Rep. John Dingell (D-Mich., CAS ’49, LAW ’52), the longest-serving member of Congress, will receive the Presidential Medal of Freedom in a ceremony at the White House on Nov. 24.
Dingell, who has served in the House of Representatives since 1955 and represents Michigan’s 12th Congressional District, announced his retirement earlier this year. He succeeded his father, John Dingell Sr., in office and will be followed by his wife, Deborah Dingell (SFS ’75, GRD ’98), who won the seat Nov. 4, making her the first woman to be elected to the seat of a living, retired husband in Congress. Dingell holds the record for the longest uninterrupted tenure in Congressional history.
“There are few words that could accurately describe my thoughts and feelings in receiving this wonderful honor,” Dingell said in a statement.“It is especially meaningful to me to receive this recognition alongside such a distinguished and diverse group of individuals that truly represents the ideals and values that have made this nation great. I am most humbled by this recognition, and I thank President Obama for his kindness in awarding me this prestigious honor.”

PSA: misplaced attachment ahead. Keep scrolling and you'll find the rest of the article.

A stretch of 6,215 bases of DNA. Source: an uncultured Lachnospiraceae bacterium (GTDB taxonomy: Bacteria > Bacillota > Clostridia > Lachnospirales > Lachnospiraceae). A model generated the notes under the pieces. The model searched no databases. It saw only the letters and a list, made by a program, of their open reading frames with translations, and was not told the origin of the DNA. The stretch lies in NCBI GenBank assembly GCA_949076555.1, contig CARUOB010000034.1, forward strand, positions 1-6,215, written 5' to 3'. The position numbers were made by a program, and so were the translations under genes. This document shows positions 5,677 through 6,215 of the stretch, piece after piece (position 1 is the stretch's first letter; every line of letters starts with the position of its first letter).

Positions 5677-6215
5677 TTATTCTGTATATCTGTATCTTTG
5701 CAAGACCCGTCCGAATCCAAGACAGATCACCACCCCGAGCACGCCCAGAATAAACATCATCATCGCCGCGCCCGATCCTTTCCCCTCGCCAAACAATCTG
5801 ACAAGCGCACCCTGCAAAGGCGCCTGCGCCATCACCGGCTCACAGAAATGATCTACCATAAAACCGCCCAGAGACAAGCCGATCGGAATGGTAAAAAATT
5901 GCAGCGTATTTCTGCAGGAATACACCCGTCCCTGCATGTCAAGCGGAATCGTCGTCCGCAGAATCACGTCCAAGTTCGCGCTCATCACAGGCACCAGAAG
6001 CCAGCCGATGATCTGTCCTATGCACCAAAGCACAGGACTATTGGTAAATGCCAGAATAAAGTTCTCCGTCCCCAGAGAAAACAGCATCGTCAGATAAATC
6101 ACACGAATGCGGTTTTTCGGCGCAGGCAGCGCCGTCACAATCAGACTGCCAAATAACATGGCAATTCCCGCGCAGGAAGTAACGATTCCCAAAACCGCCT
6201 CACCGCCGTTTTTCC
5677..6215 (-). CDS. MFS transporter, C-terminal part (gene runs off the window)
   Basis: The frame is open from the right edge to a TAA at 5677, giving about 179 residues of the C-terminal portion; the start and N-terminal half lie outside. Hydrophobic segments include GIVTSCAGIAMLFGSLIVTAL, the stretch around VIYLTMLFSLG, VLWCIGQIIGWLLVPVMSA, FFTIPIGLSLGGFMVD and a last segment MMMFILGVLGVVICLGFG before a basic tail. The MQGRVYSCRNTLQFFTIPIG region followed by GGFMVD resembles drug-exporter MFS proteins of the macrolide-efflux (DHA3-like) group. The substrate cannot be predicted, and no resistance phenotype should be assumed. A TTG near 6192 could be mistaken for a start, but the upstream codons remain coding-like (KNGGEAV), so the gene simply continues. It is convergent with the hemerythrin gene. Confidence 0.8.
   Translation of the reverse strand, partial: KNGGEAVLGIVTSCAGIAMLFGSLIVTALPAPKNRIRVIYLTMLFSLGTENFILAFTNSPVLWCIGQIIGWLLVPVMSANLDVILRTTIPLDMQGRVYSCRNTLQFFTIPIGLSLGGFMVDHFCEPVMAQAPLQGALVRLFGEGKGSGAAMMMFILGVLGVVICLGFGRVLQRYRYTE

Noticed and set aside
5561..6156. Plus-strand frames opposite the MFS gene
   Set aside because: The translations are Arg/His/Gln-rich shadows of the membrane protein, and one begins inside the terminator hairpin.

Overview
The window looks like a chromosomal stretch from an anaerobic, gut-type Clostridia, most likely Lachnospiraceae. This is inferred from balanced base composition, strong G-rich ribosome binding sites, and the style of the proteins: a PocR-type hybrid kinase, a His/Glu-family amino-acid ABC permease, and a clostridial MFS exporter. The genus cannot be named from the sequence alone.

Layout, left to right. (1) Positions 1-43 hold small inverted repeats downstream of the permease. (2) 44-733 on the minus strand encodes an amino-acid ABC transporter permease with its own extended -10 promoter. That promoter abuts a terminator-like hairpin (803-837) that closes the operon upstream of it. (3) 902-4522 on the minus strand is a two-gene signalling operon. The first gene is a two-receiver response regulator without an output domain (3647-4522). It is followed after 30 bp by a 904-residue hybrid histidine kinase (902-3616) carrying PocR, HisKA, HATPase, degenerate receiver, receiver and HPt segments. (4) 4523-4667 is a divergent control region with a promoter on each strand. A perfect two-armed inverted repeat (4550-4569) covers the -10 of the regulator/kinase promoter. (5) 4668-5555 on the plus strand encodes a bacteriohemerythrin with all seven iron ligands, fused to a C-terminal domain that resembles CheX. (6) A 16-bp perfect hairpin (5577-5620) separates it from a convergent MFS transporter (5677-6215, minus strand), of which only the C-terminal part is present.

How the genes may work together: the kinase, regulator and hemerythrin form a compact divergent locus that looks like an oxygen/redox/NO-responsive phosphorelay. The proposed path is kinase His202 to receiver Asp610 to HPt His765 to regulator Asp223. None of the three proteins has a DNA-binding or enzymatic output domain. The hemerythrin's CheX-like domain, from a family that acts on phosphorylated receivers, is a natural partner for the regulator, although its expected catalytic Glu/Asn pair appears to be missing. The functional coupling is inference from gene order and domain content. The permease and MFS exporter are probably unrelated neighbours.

President John F. Kennedy established the Presidential Medal of Freedom in 1963 as the United States’ highest civilian award. Over 500 people have previously received the award, and 19 civilians will join their ranks on Monday, including Meryl Streep, Stevie Wonder and Tom Brokaw. Last year’s awardees included President Bill Clinton and Oprah Winfrey.
Dingell joins the three of members of the Georgetown community to recently win the award. Jan Karski (G ’52, H ’83), a World War Two resistance fighter and Georgetown scholar, and former Secretary of State Madeleine Albright, the Mortara Distinguished Professor of Diplomacy at Georgetown, won the award in April 2012. Former senator Richard Lugar (R-Ind.), a Georgetown public policy professor, won in 2013.
“I look forward to presenting these 19 bold, inspiring Americans with our nation’s highest civilian honor,” Obama said in a statement released by the White House. “From activists who fought for change to artists who explored the furthest reaches of our imagination; from scientists who kept America on the cutting edge to public servants who help write new chapters in our American story, these citizens have made extraordinary contributions to our country and the world.”
On Monday, Dingell was also awarded the LBJ Liberty and Justice for All Award from the Lyndon B. Johnson Foundation, along with Sen. Carl Levin (D-Mich.). Dingell stood next to Johnson when the then-president signed the historic Civil Rights Act of 1964 into law after he fought vigorously for the bill, and Dingell has since advocated for environmental regulation and health care legislation.
The 88-year-old representative will leave office at the end of his term in December.